The largest challenge was orienting all tutors to the new system. Although all tutors in the pilot study embraced the technology and found it to be easy and beneficial, they volunteered to participate in the study and were probably amongst the more “tech savvy” faculty tutors. When the iPads were introduced to all faculty tutors, a significant amount of training was required to utilize the iPads effectively and efficiently, especially for those tutors who were not as comfortable using the technology. Despite the training sessions, there was still faculty who were uncomfortable with using the iPads in tutorial. In addition, in PBL groups that had tutors who were “frustrated” with the use of the iPads, they were less likely to fully embrace the use of iPads for their curricular needs. These students were more likely to use laptops in tutorial and to print out case material and handouts. While this behavior still remains a challenge, the JABSOM Office of Medical Education (OME) faculty are working towards improving the training in iPad use for both tutors and students. OME is also working on expanding the utilization of the various iPad technologies to broaden the benefits of using iPads in the curriculum.

2) Wireless Needs

The addition of iPads to the curriculum also increased our information technology (IT) needs, primarily the need to expand capacity of the wireless system. It was previously thought that the wireless needs would not increase because the iPads would simply replace laptops in respect to the number of devices that would be connecting to the wireless system. However, many students were bringing both their laptops and iPads to tutorials, which almost doubled the number of devices trying to connect wirelessly. This problem was easily addressed by upgrading the wireless routers and emphasizing the important role IT plays in medical education.

3) Full Utilization of the Technology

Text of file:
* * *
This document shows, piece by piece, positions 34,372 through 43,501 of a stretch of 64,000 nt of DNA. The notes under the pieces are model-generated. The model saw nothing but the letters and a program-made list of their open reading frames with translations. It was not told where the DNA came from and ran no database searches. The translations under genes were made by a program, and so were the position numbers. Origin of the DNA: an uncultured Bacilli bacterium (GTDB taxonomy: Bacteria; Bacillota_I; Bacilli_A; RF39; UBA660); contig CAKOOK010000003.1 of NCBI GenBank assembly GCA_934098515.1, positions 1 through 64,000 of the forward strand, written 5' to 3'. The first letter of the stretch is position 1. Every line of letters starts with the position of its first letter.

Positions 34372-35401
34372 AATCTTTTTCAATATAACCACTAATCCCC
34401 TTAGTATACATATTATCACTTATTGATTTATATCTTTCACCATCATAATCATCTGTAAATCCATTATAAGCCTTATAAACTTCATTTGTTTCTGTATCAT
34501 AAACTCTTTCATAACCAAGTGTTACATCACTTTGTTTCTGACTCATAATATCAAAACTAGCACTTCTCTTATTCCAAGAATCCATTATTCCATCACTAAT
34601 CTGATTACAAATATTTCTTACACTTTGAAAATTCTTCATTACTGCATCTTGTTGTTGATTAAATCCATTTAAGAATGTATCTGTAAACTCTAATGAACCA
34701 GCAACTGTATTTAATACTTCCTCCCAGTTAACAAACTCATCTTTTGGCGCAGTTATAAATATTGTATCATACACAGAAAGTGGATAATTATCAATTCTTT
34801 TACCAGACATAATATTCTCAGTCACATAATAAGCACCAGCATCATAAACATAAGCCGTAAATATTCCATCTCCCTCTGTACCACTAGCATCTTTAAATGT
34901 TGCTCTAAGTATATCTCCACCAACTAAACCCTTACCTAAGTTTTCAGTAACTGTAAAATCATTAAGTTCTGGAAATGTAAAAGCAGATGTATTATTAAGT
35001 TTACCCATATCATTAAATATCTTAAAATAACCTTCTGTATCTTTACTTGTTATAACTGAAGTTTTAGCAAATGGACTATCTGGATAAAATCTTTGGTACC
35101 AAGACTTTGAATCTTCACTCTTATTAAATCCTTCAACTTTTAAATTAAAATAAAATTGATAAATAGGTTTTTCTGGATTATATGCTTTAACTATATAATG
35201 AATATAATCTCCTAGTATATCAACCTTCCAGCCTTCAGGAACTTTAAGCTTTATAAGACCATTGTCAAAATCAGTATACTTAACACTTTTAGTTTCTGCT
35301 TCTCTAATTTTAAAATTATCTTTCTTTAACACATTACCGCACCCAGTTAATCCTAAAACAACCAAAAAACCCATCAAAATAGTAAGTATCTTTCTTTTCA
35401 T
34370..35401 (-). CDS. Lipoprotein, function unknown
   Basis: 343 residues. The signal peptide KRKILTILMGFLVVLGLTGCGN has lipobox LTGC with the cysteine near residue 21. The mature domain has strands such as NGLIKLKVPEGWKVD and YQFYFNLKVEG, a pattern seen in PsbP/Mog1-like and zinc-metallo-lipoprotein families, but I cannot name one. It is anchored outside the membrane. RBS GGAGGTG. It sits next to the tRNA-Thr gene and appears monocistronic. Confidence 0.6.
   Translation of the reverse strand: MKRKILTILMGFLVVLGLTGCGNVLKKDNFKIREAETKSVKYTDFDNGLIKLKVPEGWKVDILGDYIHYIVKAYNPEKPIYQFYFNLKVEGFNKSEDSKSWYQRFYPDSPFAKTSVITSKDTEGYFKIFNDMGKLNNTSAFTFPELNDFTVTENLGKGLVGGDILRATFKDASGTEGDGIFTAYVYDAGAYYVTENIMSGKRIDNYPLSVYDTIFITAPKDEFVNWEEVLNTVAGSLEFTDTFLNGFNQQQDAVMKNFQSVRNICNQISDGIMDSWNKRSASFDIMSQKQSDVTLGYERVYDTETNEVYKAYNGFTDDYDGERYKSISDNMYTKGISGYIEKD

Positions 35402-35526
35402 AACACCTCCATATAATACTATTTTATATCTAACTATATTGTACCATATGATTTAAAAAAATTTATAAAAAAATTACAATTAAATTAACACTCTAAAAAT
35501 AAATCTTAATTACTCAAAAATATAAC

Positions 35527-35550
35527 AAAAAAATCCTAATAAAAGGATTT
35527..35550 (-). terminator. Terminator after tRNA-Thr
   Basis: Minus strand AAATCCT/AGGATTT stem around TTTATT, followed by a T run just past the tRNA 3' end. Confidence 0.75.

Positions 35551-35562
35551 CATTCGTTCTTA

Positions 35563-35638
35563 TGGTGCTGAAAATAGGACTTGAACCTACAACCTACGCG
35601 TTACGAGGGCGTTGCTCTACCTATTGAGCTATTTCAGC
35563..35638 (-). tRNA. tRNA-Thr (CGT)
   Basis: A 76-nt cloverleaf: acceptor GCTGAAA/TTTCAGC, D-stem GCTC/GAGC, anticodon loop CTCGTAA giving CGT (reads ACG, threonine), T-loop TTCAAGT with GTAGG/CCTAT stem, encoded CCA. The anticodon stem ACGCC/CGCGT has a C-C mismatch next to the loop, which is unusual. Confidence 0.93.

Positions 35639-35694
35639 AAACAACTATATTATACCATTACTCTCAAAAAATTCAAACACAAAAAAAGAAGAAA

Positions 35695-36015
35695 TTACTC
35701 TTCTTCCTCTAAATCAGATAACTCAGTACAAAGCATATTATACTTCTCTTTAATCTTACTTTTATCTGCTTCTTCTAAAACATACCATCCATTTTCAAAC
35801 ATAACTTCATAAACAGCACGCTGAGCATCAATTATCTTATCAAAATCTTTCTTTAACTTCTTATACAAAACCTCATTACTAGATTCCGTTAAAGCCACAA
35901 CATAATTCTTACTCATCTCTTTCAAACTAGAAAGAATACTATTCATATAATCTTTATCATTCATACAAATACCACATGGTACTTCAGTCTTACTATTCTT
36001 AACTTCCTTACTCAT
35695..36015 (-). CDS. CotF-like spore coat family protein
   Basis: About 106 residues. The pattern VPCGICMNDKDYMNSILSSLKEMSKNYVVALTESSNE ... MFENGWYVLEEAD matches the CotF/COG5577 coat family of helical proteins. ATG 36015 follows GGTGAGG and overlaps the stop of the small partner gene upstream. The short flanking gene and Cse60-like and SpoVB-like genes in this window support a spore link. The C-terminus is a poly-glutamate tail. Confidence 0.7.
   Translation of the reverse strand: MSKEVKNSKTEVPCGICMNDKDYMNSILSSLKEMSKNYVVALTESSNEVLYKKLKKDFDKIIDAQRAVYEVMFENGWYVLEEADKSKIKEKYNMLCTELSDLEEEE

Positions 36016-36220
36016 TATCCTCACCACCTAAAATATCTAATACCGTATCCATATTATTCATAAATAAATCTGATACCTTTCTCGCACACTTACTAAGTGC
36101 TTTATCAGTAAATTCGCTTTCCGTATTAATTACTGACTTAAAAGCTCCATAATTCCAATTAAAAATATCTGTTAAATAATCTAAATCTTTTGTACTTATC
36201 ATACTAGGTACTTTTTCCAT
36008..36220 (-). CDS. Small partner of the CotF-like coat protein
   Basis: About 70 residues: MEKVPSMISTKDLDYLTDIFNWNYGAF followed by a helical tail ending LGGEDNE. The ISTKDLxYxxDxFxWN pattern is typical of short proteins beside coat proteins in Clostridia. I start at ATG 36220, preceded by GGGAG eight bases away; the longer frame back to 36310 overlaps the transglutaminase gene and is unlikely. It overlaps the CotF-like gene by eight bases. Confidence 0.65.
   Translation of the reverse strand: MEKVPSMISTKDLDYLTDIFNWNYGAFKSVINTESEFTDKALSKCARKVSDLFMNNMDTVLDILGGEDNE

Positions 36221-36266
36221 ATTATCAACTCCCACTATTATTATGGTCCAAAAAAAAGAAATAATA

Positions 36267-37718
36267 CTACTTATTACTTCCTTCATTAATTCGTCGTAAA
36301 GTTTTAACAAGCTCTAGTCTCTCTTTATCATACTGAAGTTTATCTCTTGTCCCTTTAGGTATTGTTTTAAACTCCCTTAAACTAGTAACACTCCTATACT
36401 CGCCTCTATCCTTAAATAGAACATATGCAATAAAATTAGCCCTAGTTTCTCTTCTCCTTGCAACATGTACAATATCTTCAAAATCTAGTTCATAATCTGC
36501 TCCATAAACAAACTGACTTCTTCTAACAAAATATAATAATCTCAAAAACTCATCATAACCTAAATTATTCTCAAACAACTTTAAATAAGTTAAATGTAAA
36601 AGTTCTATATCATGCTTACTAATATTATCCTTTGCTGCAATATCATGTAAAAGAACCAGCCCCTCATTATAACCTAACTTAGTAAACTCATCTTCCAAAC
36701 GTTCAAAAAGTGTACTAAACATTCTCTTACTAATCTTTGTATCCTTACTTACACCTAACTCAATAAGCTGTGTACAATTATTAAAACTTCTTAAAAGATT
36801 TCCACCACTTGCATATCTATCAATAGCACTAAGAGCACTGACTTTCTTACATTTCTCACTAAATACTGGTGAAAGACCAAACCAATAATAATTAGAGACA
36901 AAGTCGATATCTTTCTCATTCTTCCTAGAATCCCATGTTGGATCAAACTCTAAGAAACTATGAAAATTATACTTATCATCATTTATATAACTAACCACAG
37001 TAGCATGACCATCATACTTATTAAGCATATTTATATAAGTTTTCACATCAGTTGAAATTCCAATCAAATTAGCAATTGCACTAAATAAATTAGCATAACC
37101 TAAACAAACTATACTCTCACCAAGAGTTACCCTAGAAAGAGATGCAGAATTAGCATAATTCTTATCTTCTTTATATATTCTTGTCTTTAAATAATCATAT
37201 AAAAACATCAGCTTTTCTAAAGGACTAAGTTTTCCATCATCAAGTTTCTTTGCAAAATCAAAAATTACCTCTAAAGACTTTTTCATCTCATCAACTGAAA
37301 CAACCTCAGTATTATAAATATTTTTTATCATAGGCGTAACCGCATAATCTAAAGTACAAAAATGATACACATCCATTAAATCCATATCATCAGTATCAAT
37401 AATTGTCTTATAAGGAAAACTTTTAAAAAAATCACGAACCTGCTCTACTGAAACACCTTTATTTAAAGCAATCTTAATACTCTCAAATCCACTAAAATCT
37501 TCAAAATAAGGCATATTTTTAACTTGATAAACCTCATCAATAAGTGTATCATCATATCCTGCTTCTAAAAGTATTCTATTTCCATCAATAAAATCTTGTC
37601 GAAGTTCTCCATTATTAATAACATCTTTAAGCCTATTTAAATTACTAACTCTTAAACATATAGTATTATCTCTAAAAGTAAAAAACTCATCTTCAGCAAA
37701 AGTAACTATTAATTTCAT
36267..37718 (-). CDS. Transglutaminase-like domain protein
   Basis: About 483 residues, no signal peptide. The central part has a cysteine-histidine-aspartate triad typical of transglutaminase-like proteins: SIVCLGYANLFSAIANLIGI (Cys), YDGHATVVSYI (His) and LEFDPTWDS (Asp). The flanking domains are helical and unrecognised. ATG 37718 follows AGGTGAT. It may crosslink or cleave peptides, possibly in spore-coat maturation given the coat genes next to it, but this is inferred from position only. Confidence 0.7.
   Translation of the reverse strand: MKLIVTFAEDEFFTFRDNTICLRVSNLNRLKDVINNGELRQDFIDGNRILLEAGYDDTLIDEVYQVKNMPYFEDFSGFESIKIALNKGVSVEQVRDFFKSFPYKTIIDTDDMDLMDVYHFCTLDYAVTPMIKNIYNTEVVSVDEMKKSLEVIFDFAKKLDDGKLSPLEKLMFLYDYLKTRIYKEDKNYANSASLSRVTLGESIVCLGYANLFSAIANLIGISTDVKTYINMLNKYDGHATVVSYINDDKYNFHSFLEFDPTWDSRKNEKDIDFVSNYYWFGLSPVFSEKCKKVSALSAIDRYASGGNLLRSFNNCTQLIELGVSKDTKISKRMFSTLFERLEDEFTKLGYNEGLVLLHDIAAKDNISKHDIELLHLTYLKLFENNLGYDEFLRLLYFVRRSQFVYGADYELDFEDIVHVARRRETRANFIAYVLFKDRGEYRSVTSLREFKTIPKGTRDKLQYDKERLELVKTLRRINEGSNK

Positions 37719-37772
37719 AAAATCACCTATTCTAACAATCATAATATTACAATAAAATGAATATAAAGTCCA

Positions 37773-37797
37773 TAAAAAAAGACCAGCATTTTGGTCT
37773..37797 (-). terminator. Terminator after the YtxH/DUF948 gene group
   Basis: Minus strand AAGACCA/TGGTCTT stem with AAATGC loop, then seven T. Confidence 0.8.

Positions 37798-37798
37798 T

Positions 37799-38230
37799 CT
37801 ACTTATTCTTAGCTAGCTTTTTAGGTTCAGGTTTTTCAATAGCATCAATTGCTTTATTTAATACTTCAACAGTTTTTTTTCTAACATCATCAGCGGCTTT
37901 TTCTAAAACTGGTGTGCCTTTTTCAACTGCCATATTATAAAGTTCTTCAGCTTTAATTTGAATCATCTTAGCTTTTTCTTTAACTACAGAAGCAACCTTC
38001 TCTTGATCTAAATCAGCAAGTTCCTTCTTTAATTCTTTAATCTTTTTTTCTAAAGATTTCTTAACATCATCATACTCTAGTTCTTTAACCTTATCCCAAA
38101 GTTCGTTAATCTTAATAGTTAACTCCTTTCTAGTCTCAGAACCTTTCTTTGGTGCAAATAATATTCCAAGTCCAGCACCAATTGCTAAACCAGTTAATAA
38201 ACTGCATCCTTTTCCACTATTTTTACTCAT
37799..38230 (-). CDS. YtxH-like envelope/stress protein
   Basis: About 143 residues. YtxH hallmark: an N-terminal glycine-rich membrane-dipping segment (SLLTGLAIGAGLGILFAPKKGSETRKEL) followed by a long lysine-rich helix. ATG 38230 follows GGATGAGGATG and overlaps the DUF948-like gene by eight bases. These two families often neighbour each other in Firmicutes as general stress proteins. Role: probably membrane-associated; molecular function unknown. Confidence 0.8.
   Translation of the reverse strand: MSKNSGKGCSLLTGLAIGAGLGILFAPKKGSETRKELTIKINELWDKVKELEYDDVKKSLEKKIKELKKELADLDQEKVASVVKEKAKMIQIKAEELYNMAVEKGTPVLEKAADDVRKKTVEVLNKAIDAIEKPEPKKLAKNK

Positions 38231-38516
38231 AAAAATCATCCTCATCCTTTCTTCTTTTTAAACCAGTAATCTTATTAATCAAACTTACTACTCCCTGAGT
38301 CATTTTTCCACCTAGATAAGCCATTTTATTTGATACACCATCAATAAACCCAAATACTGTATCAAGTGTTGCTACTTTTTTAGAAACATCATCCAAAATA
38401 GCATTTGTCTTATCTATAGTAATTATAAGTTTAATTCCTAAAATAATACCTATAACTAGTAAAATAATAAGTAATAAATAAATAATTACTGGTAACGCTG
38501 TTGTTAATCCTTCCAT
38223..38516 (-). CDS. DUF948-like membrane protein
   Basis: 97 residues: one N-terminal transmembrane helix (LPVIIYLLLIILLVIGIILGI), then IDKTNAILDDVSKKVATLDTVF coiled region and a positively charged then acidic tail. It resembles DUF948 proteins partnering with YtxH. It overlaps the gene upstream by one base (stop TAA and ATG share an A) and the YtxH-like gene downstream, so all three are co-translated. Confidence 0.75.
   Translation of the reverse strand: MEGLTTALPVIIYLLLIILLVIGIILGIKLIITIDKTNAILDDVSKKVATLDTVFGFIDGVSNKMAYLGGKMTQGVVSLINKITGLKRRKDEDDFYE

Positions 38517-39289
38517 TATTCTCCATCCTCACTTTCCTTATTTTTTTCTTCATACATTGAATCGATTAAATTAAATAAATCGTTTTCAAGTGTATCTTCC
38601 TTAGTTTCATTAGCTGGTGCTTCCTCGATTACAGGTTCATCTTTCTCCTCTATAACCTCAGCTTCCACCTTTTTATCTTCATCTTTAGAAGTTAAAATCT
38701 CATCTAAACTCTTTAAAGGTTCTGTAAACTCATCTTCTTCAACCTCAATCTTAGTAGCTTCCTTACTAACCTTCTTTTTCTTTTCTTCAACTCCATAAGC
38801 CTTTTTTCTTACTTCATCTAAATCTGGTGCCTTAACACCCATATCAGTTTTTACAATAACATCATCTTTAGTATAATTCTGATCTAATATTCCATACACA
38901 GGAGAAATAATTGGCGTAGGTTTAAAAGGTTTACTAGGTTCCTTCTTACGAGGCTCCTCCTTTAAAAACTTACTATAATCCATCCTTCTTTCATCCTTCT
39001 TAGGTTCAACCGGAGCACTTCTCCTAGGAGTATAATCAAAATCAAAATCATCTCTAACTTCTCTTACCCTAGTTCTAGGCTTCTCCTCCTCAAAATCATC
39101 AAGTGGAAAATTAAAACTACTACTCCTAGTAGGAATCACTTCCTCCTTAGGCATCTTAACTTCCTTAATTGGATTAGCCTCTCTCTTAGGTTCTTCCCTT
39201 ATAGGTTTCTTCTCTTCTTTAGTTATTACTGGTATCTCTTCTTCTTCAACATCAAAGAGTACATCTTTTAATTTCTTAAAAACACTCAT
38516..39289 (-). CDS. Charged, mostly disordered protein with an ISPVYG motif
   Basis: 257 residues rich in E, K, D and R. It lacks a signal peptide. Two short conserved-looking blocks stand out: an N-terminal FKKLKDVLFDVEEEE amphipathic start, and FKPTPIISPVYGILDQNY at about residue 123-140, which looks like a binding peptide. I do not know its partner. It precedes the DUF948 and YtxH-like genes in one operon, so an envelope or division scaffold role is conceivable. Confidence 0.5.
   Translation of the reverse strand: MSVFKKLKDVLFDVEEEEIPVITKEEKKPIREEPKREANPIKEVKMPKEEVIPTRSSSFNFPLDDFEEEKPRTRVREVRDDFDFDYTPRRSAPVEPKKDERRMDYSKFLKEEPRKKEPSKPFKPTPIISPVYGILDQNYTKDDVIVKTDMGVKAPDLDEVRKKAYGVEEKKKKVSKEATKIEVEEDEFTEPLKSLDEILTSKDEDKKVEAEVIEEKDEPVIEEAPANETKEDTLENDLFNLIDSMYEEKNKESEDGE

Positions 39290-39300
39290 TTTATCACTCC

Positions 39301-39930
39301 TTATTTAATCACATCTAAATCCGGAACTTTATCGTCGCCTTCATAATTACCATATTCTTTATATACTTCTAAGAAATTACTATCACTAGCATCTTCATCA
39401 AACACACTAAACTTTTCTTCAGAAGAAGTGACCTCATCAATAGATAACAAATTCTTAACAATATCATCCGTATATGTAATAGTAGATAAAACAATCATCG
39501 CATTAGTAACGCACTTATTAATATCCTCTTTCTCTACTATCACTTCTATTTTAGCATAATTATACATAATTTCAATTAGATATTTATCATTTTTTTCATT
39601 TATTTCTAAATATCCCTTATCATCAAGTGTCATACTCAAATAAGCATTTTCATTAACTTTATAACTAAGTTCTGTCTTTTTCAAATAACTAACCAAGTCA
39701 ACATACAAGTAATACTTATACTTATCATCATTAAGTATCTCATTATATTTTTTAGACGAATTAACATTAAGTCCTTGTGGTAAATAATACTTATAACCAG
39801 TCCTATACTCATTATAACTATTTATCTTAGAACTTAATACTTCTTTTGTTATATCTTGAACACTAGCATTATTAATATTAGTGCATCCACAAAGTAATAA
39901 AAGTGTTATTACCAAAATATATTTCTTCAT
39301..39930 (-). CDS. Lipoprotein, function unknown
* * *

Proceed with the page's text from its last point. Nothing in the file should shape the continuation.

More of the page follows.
When introducing the requirement for iPads into the curriculum, there needed to be more than just cost savings as a benefit to justify the new expense for students. To accomplish this, it is necessary to take full advantage of iPad features and to ensure the PBL cases are uniformly being enhanced for the students through the use of annotation. This has required the PBL course directors to learn new skills in utilizing digital media for case design and has also pushed for the faculty to brainstorm ways to make full use of the technology. This is an ongoing process and is an area that the course directors are currently working on.

Future Directions

During the current academic year (2013–2014), both the first and second year students will be utilizing iPads in the curriculum. This means that starting in academic year (2014–2015), all of the third year students in their clinical rotations will have iPads. This opens up many possibilities for the clinical clerkships, who are currently exploring ways to utilize this technology in the clinical years. Some of these possibilities include the production and utilization of ePublications to enhance clinical learning, improving access to point-of-care resources for the students, and improving organization and communication for the clerkships.

JABSOM's preclerkship faculty continues to explore ways to make PBL cases more interactive and to innovatively utilize iPads in their courses. The number of medical education applications for iPads has increased exponentially in the past two years. Measures to determine which applications can be of most utility to our students will be needed. A survey of the current students is needed to explore their iPad use, this will help explore how this technology can be better utilized to the fullest benefit for the students.

Acknowledgments

We would like to thank the students and tutors that volunteered to participate in the pilot study. The JABSOM curriculum committee is commended for taking the bold steps needed to move forward with this innovation in medical education.

Conflict of Interest

None of the authors identify a conflict of interest.

References

1. Hoffman K, et al. Problem-based learning outcomes: ten years of experience at the University of Missouri-Columbia School of Medicine. Acad Med. 2006 Jul;81(7):617–625. [PubMed]
2. Thomas J, et al. Problem-based learning and academic performance in residency. Hawaii Med J. 2009 Nov;68(10):246–248. [PubMed]
3. Persson AC, et al. Perspectives on using multimedia scenarios in a PBL medical curriculum. Med Teach. 2010;32(9):766–772. [PubMed]
4. Maldonado R. The use of multimedia clinical case scenario software in a problem-based learning course: impact on faculty workload and student learning outcomes. J Physician Assist Educ. 2011;22(3):51–55. [PubMed]
5. Dolan B. Nine medical schools that support mobile learning. Mobi Health News. 2011. Aug 12, http://mobihealthnews.com/12346/nine-medical-schools-that-support-mobile-learning/
6. Baum S. 4 unexpected benefits of using iPads in medical schools. Medcity News. 2012. Sep 21, http://medcitynews.com/2012/09/4-unexpected-benefits-of-using-ipads-in-medical-schools/#ixzz2aC2iKHVv.
7. George P, et al. Introducing iPads into a preclinical curriculum: a pilot study. Med Teach. 2013;35(3):226–230. [PubMed]

Articles from Hawai'i Journal of Medicine & Public Health are provided here courtesy of University Clinical, Education & Research Associates